WASHINGTON — The chairman of the U.S. Nuclear Regulatory Commission was unprofessional and "wrong" as he repeatedly misled fellow commissioners about his efforts to stop work on a disputed dump for high-level radioactive waste, an agency watchdog said Tuesday.
Inspector General Hubert T. Bell told Congress that commission Chairman Gregory Jaczko manipulated the panel's four other commissioners by selectively withholding information on a crucial safety review of the proposed Yucca Mountain nuclear waste dump in Nevada. Jaczko's actions allowed him to shut down the review last year without a vote of the full commission.
Bell told members of the House and Energy Commerce Committee that Jaczko's conduct was not criminal but, "It's not an upfront way to do business."
Several Republican lawmakers said Jaczko appears to have violated a federal law requiring the NRC chairman to keep fellow commissioners "fully and currently informed" about important matters before the commission.
Pressed by Rep. Tim Murphy and other Republicans, Bell said Jaczko did not keep NRC members fully informed. When asked if that was illegal, Bell said only, "It's wrong."
Joseph McMillan, assistant inspector general for investigations, went further, telling Murphy: "One could draw that conclusion, that (Jaczko's conduct) is opposite the intent of that statute, yes."
Rep. Joe Barton, another Republican, said Jaczko clearly broke the law.
"He's got an obligation under law to fully inform the commissioners," Barton told Bell. "Your own report indicates that he didn't fully inform. The commissioners said that had they known, they would have taken pre-emptive action to prevent what he did. He violated the law. That is clear layman common sense, I think.
Bell's office submitted a 46-page report last week, indicating that Jaczko intimidated staff members who disagreed with him and withheld information from NRC members in an effort to stop review of the Yucca Mountain project. The report said Jaczko often lost his temper with NRC commissioners and staff members.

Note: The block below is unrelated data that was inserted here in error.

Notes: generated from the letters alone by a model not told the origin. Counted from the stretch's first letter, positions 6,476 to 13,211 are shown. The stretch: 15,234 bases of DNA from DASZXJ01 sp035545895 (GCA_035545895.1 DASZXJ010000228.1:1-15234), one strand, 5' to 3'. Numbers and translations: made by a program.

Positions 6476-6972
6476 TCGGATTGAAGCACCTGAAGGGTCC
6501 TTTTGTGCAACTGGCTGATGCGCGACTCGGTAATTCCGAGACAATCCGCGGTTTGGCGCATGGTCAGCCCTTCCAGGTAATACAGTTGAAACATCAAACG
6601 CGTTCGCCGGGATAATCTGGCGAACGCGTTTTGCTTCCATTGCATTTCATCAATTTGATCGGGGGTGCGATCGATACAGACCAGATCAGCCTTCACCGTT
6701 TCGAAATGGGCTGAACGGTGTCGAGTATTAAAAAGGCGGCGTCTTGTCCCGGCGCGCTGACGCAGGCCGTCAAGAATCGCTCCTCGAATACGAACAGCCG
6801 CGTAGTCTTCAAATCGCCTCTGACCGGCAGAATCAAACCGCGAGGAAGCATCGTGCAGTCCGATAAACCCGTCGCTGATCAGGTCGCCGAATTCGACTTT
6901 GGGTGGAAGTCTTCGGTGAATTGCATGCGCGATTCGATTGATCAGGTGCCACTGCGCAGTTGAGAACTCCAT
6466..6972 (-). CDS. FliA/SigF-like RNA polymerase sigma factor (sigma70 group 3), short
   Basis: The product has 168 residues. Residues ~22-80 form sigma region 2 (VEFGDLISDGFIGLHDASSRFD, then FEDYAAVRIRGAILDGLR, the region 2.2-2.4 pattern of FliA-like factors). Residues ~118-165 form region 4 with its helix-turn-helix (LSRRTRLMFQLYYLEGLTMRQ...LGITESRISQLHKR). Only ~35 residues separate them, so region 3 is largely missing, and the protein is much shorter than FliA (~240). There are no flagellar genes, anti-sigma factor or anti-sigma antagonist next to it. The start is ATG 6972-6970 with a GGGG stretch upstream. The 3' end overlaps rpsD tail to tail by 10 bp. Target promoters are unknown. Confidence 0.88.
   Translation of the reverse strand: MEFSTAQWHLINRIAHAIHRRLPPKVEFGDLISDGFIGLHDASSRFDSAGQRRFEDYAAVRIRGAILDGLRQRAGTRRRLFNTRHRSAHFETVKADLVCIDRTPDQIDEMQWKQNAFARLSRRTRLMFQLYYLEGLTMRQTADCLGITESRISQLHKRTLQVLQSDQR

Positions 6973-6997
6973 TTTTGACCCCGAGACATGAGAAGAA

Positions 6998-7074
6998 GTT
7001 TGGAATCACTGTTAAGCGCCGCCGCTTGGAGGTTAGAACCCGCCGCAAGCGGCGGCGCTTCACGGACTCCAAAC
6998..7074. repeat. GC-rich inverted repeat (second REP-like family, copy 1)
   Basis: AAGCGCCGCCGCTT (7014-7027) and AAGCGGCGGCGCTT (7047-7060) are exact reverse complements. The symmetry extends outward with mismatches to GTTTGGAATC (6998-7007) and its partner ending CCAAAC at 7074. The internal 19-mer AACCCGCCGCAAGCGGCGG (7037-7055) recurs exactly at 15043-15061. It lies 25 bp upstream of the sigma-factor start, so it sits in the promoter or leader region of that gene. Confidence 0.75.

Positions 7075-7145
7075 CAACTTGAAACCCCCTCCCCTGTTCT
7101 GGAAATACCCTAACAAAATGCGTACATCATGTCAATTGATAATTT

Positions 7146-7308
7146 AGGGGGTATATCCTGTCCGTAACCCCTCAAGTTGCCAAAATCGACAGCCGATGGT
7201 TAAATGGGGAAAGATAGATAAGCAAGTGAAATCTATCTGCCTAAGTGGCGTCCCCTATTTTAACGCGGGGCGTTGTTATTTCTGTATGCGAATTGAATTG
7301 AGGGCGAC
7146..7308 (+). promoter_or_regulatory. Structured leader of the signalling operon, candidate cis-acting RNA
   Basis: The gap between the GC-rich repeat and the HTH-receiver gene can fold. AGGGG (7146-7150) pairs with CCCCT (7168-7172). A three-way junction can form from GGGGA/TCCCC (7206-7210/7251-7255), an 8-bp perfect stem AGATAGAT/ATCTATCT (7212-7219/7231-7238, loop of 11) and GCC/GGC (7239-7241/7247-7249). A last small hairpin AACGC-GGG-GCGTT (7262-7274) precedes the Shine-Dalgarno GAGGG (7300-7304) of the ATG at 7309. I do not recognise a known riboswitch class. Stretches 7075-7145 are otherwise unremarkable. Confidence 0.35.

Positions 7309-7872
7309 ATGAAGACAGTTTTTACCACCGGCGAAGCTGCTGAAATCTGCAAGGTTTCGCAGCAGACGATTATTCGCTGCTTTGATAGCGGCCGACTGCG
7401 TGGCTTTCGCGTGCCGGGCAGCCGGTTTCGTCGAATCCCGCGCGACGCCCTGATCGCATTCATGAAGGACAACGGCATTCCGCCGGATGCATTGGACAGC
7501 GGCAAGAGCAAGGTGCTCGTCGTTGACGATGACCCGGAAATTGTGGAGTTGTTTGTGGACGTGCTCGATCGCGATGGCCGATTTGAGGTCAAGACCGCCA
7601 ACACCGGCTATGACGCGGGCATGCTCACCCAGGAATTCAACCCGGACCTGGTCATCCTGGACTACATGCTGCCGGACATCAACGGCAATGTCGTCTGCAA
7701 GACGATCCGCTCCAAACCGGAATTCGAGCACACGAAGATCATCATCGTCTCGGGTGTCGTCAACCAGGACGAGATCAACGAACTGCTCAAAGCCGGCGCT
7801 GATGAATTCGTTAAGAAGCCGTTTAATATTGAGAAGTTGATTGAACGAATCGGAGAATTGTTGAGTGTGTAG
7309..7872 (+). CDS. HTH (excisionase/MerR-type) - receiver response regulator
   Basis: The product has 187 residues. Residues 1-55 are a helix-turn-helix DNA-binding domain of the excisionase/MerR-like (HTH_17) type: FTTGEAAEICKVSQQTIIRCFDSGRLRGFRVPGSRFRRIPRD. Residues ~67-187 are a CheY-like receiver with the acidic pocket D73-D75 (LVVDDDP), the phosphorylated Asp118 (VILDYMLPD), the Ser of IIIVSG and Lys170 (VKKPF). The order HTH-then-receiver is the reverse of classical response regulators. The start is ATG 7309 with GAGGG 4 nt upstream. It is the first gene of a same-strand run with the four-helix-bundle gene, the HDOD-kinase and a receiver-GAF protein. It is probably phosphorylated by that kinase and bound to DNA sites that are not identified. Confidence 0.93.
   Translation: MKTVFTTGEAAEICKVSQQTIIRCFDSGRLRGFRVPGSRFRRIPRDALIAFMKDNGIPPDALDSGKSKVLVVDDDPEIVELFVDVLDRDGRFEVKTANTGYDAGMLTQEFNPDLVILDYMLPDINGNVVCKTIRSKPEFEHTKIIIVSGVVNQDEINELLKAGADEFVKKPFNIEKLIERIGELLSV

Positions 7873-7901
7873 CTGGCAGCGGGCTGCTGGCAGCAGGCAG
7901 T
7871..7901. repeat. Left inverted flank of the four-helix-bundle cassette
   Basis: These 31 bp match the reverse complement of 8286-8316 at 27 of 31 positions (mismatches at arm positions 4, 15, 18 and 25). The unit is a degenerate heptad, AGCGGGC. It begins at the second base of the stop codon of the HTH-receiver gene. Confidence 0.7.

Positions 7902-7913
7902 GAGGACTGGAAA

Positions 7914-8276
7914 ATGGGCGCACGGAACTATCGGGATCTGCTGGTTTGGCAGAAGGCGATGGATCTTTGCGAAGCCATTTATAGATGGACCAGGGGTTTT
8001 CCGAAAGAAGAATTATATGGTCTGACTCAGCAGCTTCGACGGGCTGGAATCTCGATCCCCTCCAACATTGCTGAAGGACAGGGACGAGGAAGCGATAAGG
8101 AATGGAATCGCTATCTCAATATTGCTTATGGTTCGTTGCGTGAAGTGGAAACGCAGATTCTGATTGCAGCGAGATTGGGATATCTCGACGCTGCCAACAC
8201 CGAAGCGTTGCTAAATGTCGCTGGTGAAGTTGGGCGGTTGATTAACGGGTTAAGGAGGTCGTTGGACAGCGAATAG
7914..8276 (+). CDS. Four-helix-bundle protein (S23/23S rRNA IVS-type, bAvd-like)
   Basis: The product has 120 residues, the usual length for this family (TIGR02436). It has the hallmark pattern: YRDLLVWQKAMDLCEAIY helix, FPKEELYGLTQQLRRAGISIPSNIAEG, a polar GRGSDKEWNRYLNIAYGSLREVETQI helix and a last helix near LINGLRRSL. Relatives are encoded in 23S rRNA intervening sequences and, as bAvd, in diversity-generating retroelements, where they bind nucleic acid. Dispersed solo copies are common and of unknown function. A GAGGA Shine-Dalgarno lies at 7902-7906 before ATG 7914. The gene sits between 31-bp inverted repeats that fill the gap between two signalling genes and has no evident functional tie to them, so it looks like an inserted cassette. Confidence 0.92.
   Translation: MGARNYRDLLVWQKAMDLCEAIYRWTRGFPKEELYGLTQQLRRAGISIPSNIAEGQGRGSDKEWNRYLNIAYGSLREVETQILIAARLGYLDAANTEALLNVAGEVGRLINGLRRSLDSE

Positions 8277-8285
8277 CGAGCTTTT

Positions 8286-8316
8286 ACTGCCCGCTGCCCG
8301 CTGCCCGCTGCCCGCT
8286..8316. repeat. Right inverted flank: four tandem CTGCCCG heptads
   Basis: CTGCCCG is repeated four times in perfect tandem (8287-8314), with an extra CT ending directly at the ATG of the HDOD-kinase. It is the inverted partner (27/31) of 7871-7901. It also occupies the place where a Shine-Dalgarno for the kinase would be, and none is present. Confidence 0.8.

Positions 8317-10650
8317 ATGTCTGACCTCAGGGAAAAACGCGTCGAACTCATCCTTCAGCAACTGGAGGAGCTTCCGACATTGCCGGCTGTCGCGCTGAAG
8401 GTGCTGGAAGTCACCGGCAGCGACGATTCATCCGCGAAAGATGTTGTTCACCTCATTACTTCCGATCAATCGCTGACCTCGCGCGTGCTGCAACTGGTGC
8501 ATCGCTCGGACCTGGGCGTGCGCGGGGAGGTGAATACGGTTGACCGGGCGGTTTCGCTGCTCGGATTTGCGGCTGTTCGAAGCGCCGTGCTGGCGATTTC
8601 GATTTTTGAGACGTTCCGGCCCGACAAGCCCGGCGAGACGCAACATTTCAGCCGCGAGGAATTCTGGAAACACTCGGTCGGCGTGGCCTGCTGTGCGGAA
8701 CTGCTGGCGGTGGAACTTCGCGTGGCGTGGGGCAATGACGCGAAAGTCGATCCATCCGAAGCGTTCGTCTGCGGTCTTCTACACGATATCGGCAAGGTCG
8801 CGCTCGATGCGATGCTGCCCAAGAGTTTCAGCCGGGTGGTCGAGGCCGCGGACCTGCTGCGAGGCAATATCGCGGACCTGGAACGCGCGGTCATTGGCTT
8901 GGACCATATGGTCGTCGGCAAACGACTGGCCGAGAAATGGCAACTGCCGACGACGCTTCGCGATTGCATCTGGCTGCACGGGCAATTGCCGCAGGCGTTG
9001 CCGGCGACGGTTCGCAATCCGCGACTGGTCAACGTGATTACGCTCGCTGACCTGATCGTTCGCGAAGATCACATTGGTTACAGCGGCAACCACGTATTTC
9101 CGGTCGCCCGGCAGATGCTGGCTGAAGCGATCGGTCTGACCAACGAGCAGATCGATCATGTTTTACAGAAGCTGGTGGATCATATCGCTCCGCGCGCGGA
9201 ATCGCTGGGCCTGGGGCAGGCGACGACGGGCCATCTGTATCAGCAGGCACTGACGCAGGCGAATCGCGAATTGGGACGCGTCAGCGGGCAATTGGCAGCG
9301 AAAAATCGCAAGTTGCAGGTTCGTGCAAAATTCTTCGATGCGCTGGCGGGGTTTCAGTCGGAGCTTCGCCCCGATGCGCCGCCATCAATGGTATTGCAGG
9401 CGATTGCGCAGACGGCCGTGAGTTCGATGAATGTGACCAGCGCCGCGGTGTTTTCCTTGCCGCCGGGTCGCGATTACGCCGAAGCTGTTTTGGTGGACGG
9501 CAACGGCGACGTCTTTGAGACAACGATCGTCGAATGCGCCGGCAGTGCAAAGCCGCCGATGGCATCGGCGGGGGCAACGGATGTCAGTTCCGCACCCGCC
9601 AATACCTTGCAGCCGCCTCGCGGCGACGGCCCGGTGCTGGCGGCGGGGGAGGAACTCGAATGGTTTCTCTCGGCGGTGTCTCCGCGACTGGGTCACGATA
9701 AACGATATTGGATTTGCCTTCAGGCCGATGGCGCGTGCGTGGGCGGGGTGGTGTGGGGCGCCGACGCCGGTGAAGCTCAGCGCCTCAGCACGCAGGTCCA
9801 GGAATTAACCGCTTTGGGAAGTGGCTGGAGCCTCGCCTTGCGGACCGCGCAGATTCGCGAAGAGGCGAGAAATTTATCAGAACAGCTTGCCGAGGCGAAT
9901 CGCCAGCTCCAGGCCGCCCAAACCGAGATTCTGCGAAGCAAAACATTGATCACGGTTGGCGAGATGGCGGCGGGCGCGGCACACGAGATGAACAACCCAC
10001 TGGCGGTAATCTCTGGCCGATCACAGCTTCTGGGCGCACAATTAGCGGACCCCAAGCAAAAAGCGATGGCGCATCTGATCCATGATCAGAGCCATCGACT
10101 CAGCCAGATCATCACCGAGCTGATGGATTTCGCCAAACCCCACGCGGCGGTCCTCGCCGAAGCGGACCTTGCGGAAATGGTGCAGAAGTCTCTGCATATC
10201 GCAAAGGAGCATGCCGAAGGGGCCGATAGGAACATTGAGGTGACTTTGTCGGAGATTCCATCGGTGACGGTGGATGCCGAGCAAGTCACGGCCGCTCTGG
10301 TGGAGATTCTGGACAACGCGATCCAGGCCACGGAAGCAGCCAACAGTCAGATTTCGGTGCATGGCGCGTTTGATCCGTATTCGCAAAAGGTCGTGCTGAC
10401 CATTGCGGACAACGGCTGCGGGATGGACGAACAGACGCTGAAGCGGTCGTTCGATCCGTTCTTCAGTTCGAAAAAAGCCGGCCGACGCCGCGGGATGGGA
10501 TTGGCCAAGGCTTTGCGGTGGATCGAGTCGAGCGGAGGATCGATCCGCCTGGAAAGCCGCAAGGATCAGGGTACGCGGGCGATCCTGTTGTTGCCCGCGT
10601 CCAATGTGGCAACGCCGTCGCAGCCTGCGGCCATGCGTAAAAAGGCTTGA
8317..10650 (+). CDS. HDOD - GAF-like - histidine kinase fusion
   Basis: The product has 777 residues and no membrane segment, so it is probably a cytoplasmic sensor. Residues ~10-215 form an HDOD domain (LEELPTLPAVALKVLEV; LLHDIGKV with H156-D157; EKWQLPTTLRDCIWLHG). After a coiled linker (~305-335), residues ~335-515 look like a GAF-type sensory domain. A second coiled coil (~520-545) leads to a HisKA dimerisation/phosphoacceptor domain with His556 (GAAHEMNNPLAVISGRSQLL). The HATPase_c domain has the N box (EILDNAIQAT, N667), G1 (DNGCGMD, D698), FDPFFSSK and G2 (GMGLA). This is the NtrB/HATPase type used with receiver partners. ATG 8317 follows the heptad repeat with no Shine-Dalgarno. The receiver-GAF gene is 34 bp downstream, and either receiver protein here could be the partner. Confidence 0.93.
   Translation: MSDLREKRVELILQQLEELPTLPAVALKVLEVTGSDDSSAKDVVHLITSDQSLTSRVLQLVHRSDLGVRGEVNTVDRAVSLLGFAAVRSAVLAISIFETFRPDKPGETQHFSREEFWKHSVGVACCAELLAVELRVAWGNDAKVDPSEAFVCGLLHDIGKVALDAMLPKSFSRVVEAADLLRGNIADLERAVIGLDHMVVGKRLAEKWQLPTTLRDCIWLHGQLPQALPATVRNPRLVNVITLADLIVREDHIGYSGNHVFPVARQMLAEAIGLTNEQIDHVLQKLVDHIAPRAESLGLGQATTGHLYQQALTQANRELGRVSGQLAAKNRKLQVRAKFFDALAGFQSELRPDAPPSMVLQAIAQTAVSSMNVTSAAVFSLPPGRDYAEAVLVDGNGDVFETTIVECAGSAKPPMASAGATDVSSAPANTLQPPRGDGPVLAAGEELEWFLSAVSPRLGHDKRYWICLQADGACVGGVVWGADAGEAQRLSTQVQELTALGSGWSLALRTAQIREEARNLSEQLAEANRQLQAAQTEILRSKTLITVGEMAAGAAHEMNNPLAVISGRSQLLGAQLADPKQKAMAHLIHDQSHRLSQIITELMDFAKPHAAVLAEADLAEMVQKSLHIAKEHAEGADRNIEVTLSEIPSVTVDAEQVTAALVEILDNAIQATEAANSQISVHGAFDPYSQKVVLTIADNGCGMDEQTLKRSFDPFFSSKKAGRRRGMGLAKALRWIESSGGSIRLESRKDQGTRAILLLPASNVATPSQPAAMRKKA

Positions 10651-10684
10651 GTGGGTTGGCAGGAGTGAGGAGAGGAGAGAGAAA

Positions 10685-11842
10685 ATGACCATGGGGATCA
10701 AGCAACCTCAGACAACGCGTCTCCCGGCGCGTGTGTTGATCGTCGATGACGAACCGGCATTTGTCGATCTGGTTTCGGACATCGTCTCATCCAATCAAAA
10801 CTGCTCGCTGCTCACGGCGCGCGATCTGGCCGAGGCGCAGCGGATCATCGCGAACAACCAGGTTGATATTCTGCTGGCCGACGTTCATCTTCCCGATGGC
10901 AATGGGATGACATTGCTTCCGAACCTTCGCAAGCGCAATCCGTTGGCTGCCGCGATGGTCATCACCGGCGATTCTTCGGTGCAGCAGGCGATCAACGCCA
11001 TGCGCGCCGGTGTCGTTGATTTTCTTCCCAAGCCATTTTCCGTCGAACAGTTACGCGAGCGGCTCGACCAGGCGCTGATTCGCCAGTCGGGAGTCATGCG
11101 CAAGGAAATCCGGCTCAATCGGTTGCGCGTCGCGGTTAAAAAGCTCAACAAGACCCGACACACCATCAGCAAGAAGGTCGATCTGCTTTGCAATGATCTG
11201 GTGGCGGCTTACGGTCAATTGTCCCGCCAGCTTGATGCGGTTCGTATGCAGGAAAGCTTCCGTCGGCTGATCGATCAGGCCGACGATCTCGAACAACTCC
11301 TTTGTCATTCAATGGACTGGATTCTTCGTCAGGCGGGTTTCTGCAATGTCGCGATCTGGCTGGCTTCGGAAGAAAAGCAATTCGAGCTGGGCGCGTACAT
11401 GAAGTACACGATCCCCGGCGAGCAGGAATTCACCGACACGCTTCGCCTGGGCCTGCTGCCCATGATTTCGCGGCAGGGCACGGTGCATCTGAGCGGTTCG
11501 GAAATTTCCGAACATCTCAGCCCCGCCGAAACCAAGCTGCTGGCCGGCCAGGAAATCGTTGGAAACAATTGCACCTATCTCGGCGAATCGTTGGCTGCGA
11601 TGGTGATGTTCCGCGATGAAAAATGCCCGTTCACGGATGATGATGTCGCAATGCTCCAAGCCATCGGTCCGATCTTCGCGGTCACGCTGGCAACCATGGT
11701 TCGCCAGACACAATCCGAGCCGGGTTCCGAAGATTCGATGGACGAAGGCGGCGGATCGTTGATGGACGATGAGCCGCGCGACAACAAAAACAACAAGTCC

Jaczko has acknowledged losing his temper, but he has said the report's findings confirm that his actions were lawful and within his authority as chairman.
On a related point, the inspector general's office said there was no evidence that either President Barack Obama or Senate Majority Leader Harry Reid directed Jaczko's actions on Yucca Mountain.
Obama, who has cut off funding for the Yucca Mountain project, promoted Jaczko to NRC chairman in 2009. Jaczko worked for Reid before joining the NRC in 2005. Reid, a Nevada Democrat, is a longtime opponent of Yucca Mountain.
"We had no indications or inferences by anyone that stated to us" that Reid or Obama directed action on Yucca, said Joseph McMillan, assistant inspector general for investigations. "No one said there was any interference by the White House at all."
Yucca Mountain, which has been in development for nearly 30 years at a cost of more than $15 billion, has been in limbo since last June, when an independent licensing board rejected the Obama administration's request to withdraw the project application. Jaczko has yet to schedule a final vote on the matter by the five-member nuclear commission.
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